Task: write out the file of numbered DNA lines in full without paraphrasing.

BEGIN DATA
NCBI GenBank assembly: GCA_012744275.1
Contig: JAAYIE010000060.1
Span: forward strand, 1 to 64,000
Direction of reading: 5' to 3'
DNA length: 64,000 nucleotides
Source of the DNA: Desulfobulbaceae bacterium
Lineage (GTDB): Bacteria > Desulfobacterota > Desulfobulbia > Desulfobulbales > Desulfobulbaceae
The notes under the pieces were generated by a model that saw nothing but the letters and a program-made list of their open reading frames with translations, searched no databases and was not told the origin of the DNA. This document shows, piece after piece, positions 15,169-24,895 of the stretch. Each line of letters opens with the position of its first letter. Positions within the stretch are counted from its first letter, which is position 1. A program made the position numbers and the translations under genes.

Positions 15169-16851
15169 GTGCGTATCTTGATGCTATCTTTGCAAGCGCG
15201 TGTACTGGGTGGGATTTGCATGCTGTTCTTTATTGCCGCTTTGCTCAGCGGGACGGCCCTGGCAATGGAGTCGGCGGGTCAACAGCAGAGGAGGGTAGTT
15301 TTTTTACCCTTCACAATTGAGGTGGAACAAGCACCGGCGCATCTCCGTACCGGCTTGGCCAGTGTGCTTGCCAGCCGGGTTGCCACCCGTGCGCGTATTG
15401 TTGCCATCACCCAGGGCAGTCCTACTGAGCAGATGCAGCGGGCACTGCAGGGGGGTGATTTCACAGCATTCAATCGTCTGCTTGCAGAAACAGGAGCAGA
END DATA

NCBI GenBank assembly: GCA_012744275.1
Contig: JAAYIE010000060.1
Span: forward strand, 1 to 64,000
Direction of reading: 5' to 3'
DNA length: 64,000 nucleotides
Source of the DNA: Desulfobulbaceae bacterium
Lineage (GTDB): Bacteria > Desulfobacterota > Desulfobulbia > Desulfobulbales > Desulfobulbaceae
The notes under the pieces were generated by a model that saw nothing but the letters and a program-made list of their open reading frames with translations, searched no databases and was not told the origin of the DNA. This document shows, piece after piece, positions 15,169-24,895 of the stretch. Each line of letters opens with the position of its first letter. Positions within the stretch are counted from its first letter, which is position 1. A program made the position numbers and the translations under genes.

Positions 15169-16851
15169 GTGCGTATCTTGATGCTATCTTTGCAAGCGCG
15201 TGTACTGGGTGGGATTTGCATGCTGTTCTTTATTGCCGCTTTGCTCAGCGGGACGGCCCTGGCAATGGAGTCGGCGGGTCAACAGCAGAGGAGGGTAGTT
15301 TTTTTACCCTTCACAATTGAGGTGGAACAAGCACCGGCGCATCTCCGTACCGGCTTGGCCAGTGTGCTTGCCAGCCGGGTTGCCACCCGTGCGCGTATTG
15401 TTGCCATCACCCAGGGCAGTCCTACTGAGCAGATGCAGCGGGCACTGCAGGGGGGTGATTTCACAGCATTCAATCGTCTGCTTGCAGAAACAGGAGCAGA